Apparently, the transformer that powers Warren blew up sometime around the end of dinner, which goes from 4:30 – 8 PM. This caused the entire building to lose power and also shut off the vents in the dining hall, which meant that all the smoke from the grills had nowhere to go. The place immediately filled with smoke and all of the fire alarms started going off.
I don’t live in Warren, but I was getting texts and seeing facebook posts from friends saying that something was going on down there. As journalism majors, my friends and I were intrigued and wanted to see what was going on, so we headed down to Warren to meet up with our displaced friends and check out the action.
Warren was black. The only light in the buildings was the reflections of lights from other buildings. People were trapped in the elevators from when the power went out, so firemen were running in and out of the building with hatchets. Comm Ave was shut down from BU Central down past the COM building because it was filled with firetrucks trying to fix the mess.
My friends and I hung out with our Warren friends at the BU beach while we waited for word on whether or not they would be able to sleep there that night. It was actually pretty cool, because it was a nice, warm night and tons of kids were just hanging out at Marsh Plaza and the BU beach with friends. Most were sober for once, since a lot of the alcohol was stuck in Warren. People played frisbee, rock soccer, wiffleball or just hung out and talked while watching the lights of the firetrucks and police cars take care of business. I’m kind of glad Warren Towers blew up – it provided for a fun evening. Best of all, nobody was hurt in the process.
Today, the Red Sox are coming off their 11th straight victory. The team is looking so much better now than it did coming into the homestand: they’ve figured out their individual roles, the timing is getting better, they’re producing runs in both blow-out games and pitchers duels – things are going well right now. Obviously, this win streak won’t last forever. The
Sox HAVE to lose at some point, but at least for now we aren’t worrying about playing at least .500 baseball.
Finally, I want to give a shout out to Jacoby Ellsbury. I have NEVER seen a straight-out steal of home ever in my life. I know he did it on purpose in honor of my birthday (which is today). Thanks Jacoby! That was awesome!
So here we are on Opening Day Eve, anxiously awaiting the start of organized religion in New England for the next 6-7 months. (Spring Training is disorganized religion, FYI) Anyways, I have my own predictions ready for this season, so I guess I can take time out of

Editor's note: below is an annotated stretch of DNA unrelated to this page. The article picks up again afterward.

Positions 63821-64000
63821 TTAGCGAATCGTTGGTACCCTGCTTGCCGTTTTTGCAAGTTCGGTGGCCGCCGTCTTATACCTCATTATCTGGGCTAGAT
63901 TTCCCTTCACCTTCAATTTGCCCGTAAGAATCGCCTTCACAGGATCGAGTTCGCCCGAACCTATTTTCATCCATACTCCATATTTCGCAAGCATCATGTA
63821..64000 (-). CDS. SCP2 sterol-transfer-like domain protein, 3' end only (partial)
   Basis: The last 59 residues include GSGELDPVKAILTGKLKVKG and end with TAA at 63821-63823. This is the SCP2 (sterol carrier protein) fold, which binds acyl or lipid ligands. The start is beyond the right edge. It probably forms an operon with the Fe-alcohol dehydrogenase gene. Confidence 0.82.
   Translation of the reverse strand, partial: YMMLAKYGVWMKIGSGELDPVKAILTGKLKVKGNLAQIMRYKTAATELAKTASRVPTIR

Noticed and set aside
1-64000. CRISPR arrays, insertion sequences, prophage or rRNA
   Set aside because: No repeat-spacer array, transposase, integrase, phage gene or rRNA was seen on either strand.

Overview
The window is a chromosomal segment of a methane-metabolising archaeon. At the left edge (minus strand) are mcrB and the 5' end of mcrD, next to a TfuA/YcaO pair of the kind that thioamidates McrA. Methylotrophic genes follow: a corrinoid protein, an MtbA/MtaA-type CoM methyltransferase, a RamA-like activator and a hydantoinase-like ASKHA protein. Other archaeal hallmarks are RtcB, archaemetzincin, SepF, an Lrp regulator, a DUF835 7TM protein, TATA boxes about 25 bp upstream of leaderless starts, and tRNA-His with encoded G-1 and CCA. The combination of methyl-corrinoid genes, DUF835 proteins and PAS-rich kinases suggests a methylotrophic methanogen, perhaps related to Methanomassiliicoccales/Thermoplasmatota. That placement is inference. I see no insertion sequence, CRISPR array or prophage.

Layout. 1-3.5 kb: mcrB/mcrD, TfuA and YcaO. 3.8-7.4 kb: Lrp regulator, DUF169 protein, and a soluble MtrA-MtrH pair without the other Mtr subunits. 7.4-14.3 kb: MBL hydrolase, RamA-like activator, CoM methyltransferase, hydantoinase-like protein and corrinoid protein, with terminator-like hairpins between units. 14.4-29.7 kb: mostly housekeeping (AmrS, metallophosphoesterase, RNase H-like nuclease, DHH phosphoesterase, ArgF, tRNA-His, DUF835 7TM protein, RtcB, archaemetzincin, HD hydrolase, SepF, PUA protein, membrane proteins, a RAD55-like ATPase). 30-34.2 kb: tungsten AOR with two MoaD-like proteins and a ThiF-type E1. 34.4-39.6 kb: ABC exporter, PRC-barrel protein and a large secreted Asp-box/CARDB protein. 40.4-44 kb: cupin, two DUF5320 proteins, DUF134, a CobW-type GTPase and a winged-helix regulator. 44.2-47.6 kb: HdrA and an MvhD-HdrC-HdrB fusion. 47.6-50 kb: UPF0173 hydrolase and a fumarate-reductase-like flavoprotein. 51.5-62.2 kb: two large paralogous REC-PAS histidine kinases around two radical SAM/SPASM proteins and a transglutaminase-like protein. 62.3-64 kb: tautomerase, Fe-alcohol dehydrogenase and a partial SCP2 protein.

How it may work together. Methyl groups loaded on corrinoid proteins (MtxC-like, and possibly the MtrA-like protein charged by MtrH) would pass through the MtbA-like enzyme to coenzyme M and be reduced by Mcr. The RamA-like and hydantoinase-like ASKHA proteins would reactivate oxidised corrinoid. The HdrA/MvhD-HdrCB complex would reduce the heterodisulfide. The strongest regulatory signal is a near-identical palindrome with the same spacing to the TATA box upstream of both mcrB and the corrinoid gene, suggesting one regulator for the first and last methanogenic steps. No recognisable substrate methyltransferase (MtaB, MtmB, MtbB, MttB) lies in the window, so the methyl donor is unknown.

anxiously patiently awaiting tomorrow’s ballgame and Thursday night’s hockey festivus as well as all that school work that I so meticulously complete in order to share my thoughts with all of you.
Let’s start with the infield.
I think this may be where the Red Sox are strongest headed into the season. An
well-timed unfortunate Spring Training injury to Julio Lugo opened up a spot for Jed Lowrie in the 25 man roster, and I doubt anybody will be missing good ol’ Julio. Lowrie had the best spring out of anyone on this team. He finished March with a .343 average, .400 OBP and a staggering .657 slugging percentage. This kid has a bat on him. I’m predicting him to get off to a slow start in April, much like Dustin, but within a few weeks, this kid should be brightening up the lineup.
What could be better for a rookie shortstop than to be surround by an all-star infield? Lowrie will be greatly helped by Youk and Mike Lowell on the corners and reigning MVP Dustin Pedroia right there at second base. Expect the status quo out of those three, which is of course fantastic seasons all around. Mike Lowell will be the biggest wild card out of the three of them based on his age and injuries, but even his play should not be too much of a question mark, what with his immaculate fielding skills and seemingly consistent bat. His spring was not as glorious as Lowrie’s, but I would rather have him give it his all during the season. As a veteran, he does not need to have a good spring.
Re-signing Jason Varitek, as controversial as it may have been, will greatly help this team. Varitek’s leadership is unparalleled, and though his bat definitely will not be the best in the lineup, his presence and intelligence at the plate and on the basepaths should help the team get someone on base.